Using a Social Network Strategy to Distribute HIV Self-Test Kits to African American and Latino MSM

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Abstract

Background:

Men who have sex with men (MSM) continue to be disproportionately impacted globally by the HIV epidemic. Studies suggest that HIV Self-testing (HIVST) is highly acceptable among MSM. Social network strategies to increase testing are effective in reaching MSM, particularly MSM of color, who may not otherwise test. We tested a social-network based strategy to distribute HIVST kits to African American and Latino MSM.

Setting:

This study was conducted in Alameda County, California a large, urban/suburban county with an HIV epidemic mirroring the national HIV epidemic.

Methods:

From January 2016 to March 2017, 30 AAMSM, LMSM, and Transgender women were trained as peer recruiters and asked to distribute five self-test kits to MSM social network members and support those who test positive in linking to care. Testers completed an online survey following their test. We compared peer-distributed HIVST testing outcomes to outcomes from Alameda County’s targeted, community-based HIV testing programs using chi-squared tests.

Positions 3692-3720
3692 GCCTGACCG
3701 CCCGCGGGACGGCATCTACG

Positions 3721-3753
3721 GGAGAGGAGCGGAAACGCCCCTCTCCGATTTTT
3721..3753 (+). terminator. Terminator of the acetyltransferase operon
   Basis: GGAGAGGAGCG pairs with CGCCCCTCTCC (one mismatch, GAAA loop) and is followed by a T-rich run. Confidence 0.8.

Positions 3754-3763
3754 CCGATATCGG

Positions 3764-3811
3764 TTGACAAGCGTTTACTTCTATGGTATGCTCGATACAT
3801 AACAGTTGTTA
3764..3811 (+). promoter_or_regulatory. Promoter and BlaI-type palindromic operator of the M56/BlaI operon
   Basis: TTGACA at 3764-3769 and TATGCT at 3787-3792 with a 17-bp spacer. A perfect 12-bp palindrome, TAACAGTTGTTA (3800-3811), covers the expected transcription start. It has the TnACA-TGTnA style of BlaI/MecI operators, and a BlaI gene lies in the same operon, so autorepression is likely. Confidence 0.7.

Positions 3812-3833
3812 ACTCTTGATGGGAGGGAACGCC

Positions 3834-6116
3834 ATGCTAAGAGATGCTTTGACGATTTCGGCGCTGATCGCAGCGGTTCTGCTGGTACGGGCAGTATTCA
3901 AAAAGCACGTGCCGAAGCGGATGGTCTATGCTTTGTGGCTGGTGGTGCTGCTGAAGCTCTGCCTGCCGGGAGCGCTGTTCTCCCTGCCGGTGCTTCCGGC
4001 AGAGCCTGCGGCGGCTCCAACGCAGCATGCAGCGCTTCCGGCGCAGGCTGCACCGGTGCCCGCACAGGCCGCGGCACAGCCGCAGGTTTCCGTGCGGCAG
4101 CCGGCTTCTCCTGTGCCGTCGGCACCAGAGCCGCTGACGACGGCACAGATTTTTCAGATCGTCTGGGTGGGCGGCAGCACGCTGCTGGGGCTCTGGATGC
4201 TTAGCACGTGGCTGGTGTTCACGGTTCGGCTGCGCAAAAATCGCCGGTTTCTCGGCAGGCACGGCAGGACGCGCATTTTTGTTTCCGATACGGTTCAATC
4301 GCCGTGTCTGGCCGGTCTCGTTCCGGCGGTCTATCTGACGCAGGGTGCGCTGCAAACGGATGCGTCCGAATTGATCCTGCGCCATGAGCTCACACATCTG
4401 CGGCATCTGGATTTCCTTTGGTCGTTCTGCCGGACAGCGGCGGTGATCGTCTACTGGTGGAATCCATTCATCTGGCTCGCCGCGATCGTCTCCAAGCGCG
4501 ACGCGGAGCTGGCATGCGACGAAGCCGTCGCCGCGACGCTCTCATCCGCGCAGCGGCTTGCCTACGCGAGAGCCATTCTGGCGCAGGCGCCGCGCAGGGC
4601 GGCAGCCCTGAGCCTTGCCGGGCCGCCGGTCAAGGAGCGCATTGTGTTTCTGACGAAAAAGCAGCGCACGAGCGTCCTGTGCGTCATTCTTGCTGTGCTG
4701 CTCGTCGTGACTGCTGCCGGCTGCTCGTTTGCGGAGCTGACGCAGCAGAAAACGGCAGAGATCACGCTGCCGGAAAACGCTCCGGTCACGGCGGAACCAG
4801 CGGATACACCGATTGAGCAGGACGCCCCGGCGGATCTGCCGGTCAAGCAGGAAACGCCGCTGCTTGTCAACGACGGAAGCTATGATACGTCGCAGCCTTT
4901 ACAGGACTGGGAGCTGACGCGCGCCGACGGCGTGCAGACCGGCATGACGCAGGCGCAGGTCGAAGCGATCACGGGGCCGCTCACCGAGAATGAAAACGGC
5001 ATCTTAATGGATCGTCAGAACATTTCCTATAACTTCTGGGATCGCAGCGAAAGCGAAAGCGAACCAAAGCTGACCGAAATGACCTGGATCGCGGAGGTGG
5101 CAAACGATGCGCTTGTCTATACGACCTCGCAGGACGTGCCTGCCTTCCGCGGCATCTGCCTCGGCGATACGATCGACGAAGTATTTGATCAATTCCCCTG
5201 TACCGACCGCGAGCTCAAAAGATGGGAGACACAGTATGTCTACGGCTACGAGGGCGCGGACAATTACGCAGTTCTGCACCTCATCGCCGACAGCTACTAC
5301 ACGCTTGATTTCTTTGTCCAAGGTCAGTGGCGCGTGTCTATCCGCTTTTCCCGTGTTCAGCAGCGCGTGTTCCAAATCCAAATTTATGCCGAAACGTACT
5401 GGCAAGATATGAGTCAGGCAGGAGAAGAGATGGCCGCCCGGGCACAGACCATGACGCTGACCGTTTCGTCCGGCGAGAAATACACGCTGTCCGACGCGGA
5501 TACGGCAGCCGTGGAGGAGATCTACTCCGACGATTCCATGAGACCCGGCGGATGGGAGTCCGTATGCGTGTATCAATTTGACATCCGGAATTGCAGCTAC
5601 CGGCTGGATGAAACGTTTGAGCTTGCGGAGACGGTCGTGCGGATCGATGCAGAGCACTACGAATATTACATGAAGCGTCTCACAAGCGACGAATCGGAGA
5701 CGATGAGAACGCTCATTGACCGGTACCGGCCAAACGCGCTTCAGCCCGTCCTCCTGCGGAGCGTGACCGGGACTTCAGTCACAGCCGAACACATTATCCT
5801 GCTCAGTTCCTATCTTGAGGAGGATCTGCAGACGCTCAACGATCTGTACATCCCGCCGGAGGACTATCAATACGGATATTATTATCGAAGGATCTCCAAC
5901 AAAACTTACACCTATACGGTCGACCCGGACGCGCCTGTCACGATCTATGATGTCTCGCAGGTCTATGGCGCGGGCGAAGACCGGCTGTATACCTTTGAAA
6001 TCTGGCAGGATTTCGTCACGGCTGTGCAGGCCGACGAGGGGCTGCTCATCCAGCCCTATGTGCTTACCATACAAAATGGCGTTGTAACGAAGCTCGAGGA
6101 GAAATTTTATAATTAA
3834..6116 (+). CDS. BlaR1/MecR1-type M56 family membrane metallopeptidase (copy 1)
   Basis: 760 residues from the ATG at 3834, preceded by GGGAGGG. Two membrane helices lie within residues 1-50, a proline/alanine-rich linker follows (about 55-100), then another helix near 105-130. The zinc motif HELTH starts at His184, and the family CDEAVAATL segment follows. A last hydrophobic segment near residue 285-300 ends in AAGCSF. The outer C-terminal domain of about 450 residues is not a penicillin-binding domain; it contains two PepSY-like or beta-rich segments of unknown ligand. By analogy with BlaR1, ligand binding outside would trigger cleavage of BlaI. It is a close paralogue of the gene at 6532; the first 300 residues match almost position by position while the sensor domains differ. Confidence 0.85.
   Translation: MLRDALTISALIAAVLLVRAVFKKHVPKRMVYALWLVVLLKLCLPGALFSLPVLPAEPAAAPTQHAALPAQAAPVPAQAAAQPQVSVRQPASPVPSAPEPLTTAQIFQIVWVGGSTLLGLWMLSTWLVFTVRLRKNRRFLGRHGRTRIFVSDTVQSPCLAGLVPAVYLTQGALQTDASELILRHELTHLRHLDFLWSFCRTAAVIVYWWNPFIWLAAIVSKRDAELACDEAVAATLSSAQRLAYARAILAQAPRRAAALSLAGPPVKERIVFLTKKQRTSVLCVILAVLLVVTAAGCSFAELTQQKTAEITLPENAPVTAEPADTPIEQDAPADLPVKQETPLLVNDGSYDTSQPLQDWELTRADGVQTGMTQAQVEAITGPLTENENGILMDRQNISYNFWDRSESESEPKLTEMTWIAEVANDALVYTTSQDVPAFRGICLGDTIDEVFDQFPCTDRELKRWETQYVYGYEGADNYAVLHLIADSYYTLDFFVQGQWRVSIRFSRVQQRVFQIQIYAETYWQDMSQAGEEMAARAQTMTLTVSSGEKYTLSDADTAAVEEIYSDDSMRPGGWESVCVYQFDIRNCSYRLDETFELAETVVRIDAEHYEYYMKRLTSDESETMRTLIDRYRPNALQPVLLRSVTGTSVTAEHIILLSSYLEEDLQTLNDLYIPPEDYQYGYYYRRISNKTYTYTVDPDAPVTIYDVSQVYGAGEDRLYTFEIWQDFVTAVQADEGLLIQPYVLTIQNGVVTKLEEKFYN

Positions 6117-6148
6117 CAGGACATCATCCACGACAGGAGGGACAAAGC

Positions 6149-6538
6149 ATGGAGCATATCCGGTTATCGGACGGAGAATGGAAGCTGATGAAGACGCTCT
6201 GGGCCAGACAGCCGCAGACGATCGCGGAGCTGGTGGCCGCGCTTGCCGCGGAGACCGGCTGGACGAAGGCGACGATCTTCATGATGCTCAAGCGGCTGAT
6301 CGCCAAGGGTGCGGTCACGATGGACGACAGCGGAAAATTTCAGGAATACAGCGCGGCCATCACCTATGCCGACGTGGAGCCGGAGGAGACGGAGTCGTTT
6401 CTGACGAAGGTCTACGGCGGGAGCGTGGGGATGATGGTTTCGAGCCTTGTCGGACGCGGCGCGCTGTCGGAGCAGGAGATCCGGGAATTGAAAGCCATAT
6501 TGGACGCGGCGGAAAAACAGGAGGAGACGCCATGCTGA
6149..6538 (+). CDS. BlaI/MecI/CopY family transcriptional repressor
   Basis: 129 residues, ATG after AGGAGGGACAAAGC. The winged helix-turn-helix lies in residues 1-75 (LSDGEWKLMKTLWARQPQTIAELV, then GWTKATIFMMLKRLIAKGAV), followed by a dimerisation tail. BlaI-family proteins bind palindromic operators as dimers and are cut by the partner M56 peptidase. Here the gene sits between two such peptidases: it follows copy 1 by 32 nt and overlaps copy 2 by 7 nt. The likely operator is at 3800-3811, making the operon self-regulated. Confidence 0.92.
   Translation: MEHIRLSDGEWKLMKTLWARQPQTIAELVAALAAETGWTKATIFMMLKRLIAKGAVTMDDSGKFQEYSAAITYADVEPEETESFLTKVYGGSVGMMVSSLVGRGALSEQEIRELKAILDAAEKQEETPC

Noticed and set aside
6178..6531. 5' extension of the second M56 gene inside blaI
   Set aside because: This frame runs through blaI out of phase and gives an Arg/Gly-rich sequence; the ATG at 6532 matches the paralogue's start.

Results:

Peers distributed HIVST to 143 social and sexual network members, of whom 110 completed the online survey. Compared to MSM who utilized the County’s sponsored testing programs, individuals reached through the peer-based self-testing strategy were significantly more likely to have never tested for HIV (3.51% vs. 0.41%, p<0.01) and to report a positive test result (6.14% vs 1.49%, p<0.01).

Conclusion:

Findings suggest that a network-based strategy for self-test distribution is a promising intervention to increase testing uptake and reduce undiagnosed infections among African American and Latino MSM.

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